I did not believe that I would make it to this point, much less be planning to stay for a while longer.
I have proven my strength to myself time and time again this past year, and today reminds me of that.
My body can almost not even contain the cheer I feel about it. :)

Things from 2010:

1. I definitely read 75 fucking books. :D
That is the first legit New Year's Resolution I've set out to truly achieve.
It feels really great to have done it.
For 2011, I hope to do it again.
And maybe even share some of my reading adventures here with you.

2. I learned a lot about what it means to hear people, the things they say and the things they don't.
I thought I was good at being present and invested and caring.
I'm much better now because 2010 happened.

3. You should give people chances.
Even when they seem like cocky and snooty bitches.
Even when trouble seems to follow them.
Even when they drive you fucking nuts.
Because they are living a story just like you are living a story.
Both deserve to be heard and shared and appreciated.

Things I want for 2011:

1. Diversify my reading.
I want more classics and biographies in my palette.

2. To write more.
I know--that sounds like a broken record here, right?
I'm going to try very hard to mean it a lot more than the other times.

3. Eat out less.
I spend
way too much
fucking money
on eating out.
So, I'm making a plan to cut that out.
I'll let you know how it goes.

Things for you:

1. "They shared the weight of memory. They took up what others could no longer bear. Often, they carried each other, the wounded or weak."
"They carried the land itself--Vietnam, the place, the soil--a powdery orange-red dust that covered their boots and fatigues and faces. They carried the sky. The whole atmosphere, they carried it, the humidity, the monsoons, the stink of fungus and decay, all of it, they carried gravity."
Both of these quotes are from Tim O'Brien's "The Things They Carried."
This story moved and shaped me as a writer and a human.
I hope you will google it and read it and feel connected to these men who are imagined and yet so real and like the actual ones who fought in an awful war.

2. Number 1 was heavy, so for Number 2, please just watch Marcel the Shell on YouTube.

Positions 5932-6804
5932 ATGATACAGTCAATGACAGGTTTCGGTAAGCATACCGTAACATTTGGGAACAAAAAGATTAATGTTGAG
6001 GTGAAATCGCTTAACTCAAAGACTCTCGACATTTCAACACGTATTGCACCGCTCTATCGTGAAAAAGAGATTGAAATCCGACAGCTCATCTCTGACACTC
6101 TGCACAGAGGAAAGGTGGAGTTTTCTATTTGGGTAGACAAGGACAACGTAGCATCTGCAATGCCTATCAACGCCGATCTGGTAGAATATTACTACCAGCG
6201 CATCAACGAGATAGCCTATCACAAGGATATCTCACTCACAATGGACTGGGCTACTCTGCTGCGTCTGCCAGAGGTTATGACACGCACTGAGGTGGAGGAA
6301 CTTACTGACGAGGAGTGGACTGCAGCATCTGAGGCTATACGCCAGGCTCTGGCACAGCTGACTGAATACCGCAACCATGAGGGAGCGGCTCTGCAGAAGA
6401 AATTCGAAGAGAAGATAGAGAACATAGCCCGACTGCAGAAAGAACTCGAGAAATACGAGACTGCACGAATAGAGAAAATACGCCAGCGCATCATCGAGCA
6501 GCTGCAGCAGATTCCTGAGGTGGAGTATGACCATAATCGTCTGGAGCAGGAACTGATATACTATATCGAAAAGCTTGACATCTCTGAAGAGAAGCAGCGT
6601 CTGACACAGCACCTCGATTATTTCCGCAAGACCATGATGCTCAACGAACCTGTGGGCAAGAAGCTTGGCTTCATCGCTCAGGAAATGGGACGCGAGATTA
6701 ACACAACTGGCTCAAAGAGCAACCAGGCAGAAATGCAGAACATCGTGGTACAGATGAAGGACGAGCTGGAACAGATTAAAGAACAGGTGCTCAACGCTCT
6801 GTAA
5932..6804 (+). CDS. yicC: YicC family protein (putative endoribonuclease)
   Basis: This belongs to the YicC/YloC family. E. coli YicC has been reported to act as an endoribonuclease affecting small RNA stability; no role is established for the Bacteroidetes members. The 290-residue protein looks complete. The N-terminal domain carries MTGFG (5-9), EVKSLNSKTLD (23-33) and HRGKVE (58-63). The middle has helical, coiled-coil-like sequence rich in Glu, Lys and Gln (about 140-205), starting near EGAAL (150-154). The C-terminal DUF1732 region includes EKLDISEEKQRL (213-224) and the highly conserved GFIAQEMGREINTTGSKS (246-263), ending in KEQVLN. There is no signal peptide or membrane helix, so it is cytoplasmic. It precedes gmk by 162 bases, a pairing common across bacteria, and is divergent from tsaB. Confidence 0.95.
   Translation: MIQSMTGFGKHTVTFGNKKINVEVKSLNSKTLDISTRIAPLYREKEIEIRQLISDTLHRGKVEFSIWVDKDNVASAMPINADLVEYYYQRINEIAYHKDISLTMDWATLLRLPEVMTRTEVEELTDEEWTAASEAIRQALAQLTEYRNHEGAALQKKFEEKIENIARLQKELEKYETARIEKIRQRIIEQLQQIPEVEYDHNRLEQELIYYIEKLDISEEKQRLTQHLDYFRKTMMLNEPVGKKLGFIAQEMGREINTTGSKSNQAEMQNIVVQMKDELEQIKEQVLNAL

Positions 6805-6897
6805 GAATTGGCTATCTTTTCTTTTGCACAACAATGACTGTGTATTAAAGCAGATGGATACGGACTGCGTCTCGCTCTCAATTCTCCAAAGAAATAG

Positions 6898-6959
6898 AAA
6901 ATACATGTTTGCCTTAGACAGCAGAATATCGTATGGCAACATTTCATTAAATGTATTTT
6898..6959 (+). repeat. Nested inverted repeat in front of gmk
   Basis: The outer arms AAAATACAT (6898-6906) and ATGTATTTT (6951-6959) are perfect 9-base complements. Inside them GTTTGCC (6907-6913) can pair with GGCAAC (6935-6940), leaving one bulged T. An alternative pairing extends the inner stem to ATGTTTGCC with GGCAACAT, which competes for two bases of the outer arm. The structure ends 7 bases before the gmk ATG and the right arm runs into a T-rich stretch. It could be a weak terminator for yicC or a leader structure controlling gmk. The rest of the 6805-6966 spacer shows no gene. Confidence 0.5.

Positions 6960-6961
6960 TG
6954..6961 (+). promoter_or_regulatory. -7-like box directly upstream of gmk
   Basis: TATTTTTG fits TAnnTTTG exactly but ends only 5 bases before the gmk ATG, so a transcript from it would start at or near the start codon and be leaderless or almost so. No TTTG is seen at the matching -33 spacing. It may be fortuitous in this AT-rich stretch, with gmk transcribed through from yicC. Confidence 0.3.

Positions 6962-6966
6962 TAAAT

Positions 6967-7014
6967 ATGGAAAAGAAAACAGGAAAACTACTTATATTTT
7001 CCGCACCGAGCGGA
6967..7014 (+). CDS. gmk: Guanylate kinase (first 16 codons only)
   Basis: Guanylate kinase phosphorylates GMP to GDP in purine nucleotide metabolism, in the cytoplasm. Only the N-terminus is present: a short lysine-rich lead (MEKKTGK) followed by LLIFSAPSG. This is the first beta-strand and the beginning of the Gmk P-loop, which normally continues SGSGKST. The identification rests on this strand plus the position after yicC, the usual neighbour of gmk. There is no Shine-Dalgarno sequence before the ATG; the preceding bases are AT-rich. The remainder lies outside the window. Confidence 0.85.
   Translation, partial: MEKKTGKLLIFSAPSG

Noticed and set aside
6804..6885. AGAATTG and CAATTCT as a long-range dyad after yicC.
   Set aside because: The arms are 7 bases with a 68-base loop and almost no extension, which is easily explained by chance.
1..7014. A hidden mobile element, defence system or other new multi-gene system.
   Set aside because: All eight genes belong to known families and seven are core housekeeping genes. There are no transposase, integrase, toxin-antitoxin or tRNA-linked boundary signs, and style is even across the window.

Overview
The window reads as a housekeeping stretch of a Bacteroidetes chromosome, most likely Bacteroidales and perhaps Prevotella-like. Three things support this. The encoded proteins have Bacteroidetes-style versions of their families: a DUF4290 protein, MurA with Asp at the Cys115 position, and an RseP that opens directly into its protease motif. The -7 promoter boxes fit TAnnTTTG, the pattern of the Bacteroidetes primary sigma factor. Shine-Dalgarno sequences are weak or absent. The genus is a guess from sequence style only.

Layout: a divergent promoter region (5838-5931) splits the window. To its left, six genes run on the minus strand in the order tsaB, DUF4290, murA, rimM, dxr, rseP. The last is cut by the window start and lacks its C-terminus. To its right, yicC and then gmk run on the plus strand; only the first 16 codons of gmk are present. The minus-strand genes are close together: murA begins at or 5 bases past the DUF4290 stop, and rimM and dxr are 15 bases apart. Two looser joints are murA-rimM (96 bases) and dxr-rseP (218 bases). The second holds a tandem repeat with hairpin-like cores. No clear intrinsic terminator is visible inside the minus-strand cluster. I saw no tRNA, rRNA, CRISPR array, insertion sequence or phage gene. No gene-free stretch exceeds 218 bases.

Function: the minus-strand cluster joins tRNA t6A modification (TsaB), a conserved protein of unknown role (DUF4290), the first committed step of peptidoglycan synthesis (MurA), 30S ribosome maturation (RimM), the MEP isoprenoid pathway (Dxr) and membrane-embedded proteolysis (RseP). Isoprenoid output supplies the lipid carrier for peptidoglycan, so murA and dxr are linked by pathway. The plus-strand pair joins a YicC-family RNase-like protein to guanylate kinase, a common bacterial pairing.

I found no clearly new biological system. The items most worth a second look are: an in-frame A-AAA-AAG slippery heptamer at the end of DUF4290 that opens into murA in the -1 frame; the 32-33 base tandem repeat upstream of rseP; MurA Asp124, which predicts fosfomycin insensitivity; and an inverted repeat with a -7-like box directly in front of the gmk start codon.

It is truly awesome and makes you laugh the more times you watch it.
Also, it is particularly wonderful to quote Marcel the Shell at random points throughout the day when you need to smile.

3. Thank you for reading, for caring about what I have to say, for coming back to look at this sorry excuse for a blog.
You are good people.
I hope your 2011 has gotten off to a great start.
If it hasn't, please eat a tiny piece of chocolate and refer back to Number 2.
It won't make the year entirely better, but it might make your mouth happy. :)

You are loved and appreciated.
Please never forget that.


Friday, December 10, 2010

Things for Sharing

Yesterday, I had a blog posted for TWLOHA.
Here the link:
It's also posted on the TWLOHA fan page if you want to share it with other people.

And here's a quote that I'm really loving right now:

"Life will break you. Nobody can protect you from that, and living alone won't either, for solitude will also break you with its yearning. You have to love. You have to feel. It is the reason you are here on earth. You are here to risk your heart. You are here to be swallowed up. And when it happens that you are broken, or betrayed, or left, or hurt, or death brushes near, let yourself sit by an apple tree and listen to the apples falling all around you in heaps, wasting their sweetness. Tell yourself you tasted as many as you could."
— Louise Erdrich

I hope, wherever you are, you know of a love that stirs your soul.

Sending joy to you through the computer screen,


Tuesday, November 30, 2010

An Understatement and a Special Piece

Dear, dear Readers, how I have rejected you over these last few months.
Know that I haven't forgotten you (yes, even you, Kirby:D ).
I could give you a dozen excuses, but those wouldn't really make it better, huh?
I guess the main reason I haven't posted is not because I didn't have things to say, but more that I didn't know that what I had to say was relevant or what you all would want to read or powerful enough to be posted.
That's pretty silly, right?
I mean, I think you have to be at least a little narcissistic to keep a regular blog--you know, believing that other people, potential strangers, give a shit about what you have to say.
So this, my friends, is an effort.
I don't have some great, profound words to share for the evening.
But I will share something I've worked on in the months I've been absent.
It's a fiction piece, and it's very special to me.
I hope you'll tell me what you think.
And I hope that wherever you are, you know that you are beautiful and loved and deserve to laugh and smile every single fucking day.
I'll post again very soon.
Keep a look out. :)


I notice his hands.
The long, slender fingers with their trimmed nails.
Smooth hands that were made to be gentle.
Hands that haven’t known hard work but could be marvels if they met my body.
His eyes hold me like arms should.
Deep set and gray like London.
Long lashes the color of onyx.
When he holds me through them, I’m utterly and completely his though he doesn’t know it.